Trans activists say thank you to India by pledging to donate their eyeballs

This image was removed due to legal reasons.

More than 16,000 transgender activists in India have pledged to donate their eyes as a “thank you gesture” to the country that recognized a third gender a year ago.


"Eyes do not discriminate, the perspective and perception of people do. We have decided to pledge our eyes as a thank you gesture to Justices AK Sikri and KS Radhakrishnan who had passed the landmark judgement," transgender activist Laxmi Narayan Tripathi said, according to the Press Trust of India.

"The number of pledges that we have received from the community has crossed over 16,000 and we have vowed to bring the number up to 2 lakh," Tripathi said. (Lakh refers to 100,000.)


The activists say they hope to grow the number of organ donors in to the hundreds of thousands. There’s an estimated 2-3 millions transgender people in India.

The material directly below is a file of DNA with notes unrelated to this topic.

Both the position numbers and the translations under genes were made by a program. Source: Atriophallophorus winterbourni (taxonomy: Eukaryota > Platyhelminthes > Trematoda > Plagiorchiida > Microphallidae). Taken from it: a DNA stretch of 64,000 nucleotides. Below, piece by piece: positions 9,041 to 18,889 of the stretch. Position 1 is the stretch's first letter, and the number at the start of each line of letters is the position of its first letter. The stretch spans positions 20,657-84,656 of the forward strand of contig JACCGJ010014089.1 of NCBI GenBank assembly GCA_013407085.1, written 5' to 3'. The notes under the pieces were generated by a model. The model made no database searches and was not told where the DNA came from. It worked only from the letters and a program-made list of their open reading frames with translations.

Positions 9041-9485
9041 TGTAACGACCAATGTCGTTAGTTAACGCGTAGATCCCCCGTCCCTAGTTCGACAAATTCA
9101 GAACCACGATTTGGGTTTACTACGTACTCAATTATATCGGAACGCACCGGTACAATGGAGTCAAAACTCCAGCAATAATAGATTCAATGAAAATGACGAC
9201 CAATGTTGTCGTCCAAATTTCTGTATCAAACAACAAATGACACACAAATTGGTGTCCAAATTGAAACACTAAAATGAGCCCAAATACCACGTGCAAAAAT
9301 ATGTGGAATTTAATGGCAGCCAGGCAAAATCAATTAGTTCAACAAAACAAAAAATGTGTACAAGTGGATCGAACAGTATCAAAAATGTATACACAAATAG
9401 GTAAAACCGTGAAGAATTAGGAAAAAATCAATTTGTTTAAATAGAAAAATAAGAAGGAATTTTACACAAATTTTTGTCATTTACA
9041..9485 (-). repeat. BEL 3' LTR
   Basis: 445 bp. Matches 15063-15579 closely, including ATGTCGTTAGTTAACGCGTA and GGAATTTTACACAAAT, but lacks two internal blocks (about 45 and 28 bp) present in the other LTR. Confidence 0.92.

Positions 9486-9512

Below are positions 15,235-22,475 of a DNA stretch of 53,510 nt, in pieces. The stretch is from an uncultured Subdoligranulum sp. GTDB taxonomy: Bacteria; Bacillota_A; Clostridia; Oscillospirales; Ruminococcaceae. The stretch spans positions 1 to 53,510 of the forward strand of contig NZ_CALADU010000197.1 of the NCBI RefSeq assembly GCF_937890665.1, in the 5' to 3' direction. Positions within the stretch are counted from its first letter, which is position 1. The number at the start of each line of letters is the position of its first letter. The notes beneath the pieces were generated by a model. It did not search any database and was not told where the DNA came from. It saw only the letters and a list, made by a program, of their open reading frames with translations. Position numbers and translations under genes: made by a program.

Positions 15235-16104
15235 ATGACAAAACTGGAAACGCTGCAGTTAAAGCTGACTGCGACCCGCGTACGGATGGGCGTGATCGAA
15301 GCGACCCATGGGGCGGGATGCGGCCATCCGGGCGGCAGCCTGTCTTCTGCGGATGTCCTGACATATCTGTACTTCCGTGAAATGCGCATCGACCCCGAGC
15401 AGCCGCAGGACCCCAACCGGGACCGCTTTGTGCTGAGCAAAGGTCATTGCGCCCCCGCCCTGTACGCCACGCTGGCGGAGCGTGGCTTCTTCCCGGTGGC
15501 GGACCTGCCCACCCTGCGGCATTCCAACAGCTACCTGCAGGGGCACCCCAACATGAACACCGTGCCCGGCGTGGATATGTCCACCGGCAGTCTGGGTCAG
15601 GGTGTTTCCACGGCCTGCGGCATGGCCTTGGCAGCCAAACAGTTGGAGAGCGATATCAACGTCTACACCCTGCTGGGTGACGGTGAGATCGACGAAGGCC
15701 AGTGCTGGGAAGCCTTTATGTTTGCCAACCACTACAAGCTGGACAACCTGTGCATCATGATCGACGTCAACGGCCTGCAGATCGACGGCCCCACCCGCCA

In a historic ruling last year, India's Supreme Court declared “it is the right of every human being to choose their gender.”

Tripathi, 37, became the first transgender person to represent the Asia-Pacific region at the United Nations, in 2008. She’s also a celebrated dancer and is using her platform to improve the lives of transgender people living in India.


The “Eye for Eye” campaign is also trying to highlight the disconnect between the Supreme Court’s ruling and India’s government, which has not fulfilled some of the court’s recommendations in its ruling.


"The government's response and action on the Supreme Court order has not been very positive and little effort has been made to help the community,” Tripathi said, according to DNA India.

The Supreme Court ordered the government to provide transgender people with quotas in jobs and educational opportunities. The BBC reported the court also ordered the government to provide “key amenities.”


“We will also use the opportunity to send across a message to the politicians to end the discrimination and take measures to reduce years of backwardness thrust upon us because of this stigma," Tripathi said.


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